Geothermal heat pumps work by means of underground pipes that transfer the heat in the ground to an above-ground delivery system that then disperses the heat throughout the home. Because in-ground temperatures are relatively stable, geothermal heating requires less energy and is significantly more cost-effective than its traditional counterparts. However, many consumers are wary of having geothermal systems installed because of the reputation they have for being more expensive to install than other systems. Many homeowners are discovering that although upfront costs may be higher than usual with geothermal systems, the long-term utility savings and other financial benefits are well worth it. Following are five ways that having a geothermal heat pump installed in your home will save you money.
Geothermal Systems Will Lower Your Utility Bills
Having a geothermal heat pump installed will result in immediate savings in household utility costs. According to the Environmental Protection Agency (EPA), geothermal heat pumps use 44 percent less energy than air-source heat pumps and 72% less energy than traditional air conditioning units. As an added bonus, the heat produced by these pumps may provide you with free hot water during the summer months when it isn't needed for home interior heating purposes.
There Are Financial Incentives to Geothermal Systems
If the geothermal heating system that you select meets federal ENERGY STAR standards, you will be eligible for a federal tax credit of 30 percent until the end of 2016. You may also be eligible for tax incentives through your state, and individual utility companies may offer rebates to consumers who decide to have these systems installed. Be sure to check your state's tax rules as well as ask your utility company if any of these are available to you.
Geothermal Systems Will Increase the Value of Your Home
When it comes time to sell your home, having an energy-efficient geothermal system will make your home more appealing to potential buyers as well as increase its overall value. Modern consumers are tired of paying high utility costs and would prefer to pay a bit more upfront for a home if it means lower long-term power costs. Many homeowners are also attracted to properties that feature low carbon footprints, and geothermal energy is among the most eco-friendly heating and cooling options currently available.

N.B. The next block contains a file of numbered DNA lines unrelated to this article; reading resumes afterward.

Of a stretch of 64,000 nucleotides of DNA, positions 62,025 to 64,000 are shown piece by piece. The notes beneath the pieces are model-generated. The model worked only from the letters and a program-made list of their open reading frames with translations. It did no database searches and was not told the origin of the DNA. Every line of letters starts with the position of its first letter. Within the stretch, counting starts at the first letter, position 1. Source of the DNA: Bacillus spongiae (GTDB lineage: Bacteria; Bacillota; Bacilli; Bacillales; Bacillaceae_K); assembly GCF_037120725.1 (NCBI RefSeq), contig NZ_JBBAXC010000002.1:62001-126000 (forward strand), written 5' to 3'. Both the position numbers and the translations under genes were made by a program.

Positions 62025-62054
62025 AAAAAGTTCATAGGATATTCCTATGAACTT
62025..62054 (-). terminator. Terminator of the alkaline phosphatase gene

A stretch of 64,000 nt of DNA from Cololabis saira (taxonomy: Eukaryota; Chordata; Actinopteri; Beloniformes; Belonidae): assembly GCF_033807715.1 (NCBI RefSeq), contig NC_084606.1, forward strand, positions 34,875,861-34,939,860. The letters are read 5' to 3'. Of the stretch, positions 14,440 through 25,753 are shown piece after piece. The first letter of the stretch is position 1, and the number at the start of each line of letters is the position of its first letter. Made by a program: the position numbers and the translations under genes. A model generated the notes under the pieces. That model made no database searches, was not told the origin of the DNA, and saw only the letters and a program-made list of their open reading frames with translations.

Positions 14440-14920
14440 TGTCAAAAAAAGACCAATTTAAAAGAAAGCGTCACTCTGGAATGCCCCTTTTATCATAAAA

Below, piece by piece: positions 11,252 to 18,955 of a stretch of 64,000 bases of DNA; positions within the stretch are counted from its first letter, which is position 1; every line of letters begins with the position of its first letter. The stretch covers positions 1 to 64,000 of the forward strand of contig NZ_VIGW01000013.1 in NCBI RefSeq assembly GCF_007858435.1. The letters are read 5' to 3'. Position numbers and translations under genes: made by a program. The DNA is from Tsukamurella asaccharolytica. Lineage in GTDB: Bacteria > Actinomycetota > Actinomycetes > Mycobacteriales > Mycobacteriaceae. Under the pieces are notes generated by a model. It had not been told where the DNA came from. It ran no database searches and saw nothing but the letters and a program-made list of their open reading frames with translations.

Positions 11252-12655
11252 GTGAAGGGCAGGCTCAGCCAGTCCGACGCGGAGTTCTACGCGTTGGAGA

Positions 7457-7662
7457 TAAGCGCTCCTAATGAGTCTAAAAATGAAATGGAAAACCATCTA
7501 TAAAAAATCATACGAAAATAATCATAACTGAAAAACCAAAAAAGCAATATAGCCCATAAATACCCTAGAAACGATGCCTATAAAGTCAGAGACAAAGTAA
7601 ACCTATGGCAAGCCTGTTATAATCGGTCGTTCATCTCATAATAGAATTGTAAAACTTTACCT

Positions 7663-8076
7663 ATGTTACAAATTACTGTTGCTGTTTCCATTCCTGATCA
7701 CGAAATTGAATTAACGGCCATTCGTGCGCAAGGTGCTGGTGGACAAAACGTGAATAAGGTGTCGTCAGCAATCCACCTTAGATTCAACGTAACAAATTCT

Geothermal Systems are Low Maintenance
Unlike gas and oil furnaces, geothermal heat pump systems don't need a great deal of maintenance in order to run safely and efficiently. All that is basically required to keep them operating in a smooth fashion is to keep their mechanical components free of dust and debris, make sure that antifreeze levels are properly maintained, and ensure that the air ducts are kept clean and in good working order. A qualified geothermal technician should inspect the system on a regular basis to make certain that all is well.
Geothermal Heat Pumps Last a Long Time
Because the mechanical components of geothermal heat pumps are either located underground or in the interior of the home, they are not exposed to the constant wear and tear experienced by their traditional counterparts. Because their equipment is protected, these systems are unlikely to be inadvertently damaged by children and pets playing outdoors or by neighborhood vandals. Their underground pipes generally carry warranties of around 50 years, meaning that they are built to last for quite some time.
The savings realized from the installation of a geothermal heat pump will depend on highly on individual conditions such as the amount of power used by your household and the climate conditions in which you reside. To find out whether a geothermal heat pump is the right option for your particular home, contact a qualified local contractor for a consultation.